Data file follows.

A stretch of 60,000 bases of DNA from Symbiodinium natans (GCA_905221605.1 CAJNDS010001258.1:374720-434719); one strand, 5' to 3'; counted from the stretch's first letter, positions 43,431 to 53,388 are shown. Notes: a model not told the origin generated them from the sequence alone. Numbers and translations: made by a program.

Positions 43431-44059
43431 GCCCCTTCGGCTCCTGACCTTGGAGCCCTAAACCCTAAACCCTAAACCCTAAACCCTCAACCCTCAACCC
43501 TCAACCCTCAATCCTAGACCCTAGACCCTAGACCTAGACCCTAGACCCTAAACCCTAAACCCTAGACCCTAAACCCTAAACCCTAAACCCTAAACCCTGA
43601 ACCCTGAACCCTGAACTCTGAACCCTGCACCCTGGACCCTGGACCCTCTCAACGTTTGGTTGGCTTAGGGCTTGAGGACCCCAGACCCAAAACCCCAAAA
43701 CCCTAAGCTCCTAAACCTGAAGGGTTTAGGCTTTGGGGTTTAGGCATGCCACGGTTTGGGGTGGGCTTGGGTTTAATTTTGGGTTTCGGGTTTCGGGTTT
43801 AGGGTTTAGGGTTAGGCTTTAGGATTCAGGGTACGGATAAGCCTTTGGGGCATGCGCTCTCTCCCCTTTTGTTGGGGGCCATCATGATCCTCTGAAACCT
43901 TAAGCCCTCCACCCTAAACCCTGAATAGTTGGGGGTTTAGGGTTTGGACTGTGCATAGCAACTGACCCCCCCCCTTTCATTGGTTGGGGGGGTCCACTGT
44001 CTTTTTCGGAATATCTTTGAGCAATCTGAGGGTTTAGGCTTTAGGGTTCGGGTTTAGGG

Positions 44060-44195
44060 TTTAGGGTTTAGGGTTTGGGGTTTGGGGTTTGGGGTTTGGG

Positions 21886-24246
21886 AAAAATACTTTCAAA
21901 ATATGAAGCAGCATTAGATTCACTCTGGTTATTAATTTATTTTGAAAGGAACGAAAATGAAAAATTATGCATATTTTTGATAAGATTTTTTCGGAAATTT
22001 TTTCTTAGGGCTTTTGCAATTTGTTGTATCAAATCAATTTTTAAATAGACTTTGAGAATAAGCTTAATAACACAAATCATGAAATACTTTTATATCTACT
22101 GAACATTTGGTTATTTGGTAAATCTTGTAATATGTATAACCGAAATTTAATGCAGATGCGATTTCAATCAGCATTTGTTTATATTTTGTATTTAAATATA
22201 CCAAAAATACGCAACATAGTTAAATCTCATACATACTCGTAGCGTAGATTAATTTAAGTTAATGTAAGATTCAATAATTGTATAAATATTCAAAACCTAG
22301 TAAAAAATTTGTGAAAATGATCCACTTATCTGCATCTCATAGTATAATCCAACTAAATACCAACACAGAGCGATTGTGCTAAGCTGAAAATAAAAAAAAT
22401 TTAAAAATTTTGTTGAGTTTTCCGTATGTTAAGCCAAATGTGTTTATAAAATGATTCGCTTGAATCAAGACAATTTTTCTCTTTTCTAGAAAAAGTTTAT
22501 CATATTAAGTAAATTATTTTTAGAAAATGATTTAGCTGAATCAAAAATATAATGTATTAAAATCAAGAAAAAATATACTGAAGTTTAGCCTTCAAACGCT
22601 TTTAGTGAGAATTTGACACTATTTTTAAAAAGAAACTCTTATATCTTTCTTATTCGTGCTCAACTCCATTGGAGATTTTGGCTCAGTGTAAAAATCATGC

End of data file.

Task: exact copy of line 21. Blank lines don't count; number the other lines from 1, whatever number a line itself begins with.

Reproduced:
22601 TTTAGTGAGAATTTGACACTATTTTTAAAAAGAAACTCTTATATCTTTCTTATTCGTGCTCAACTCCATTGGAGATTTTGGCTCAGTGTAAAAATCATGC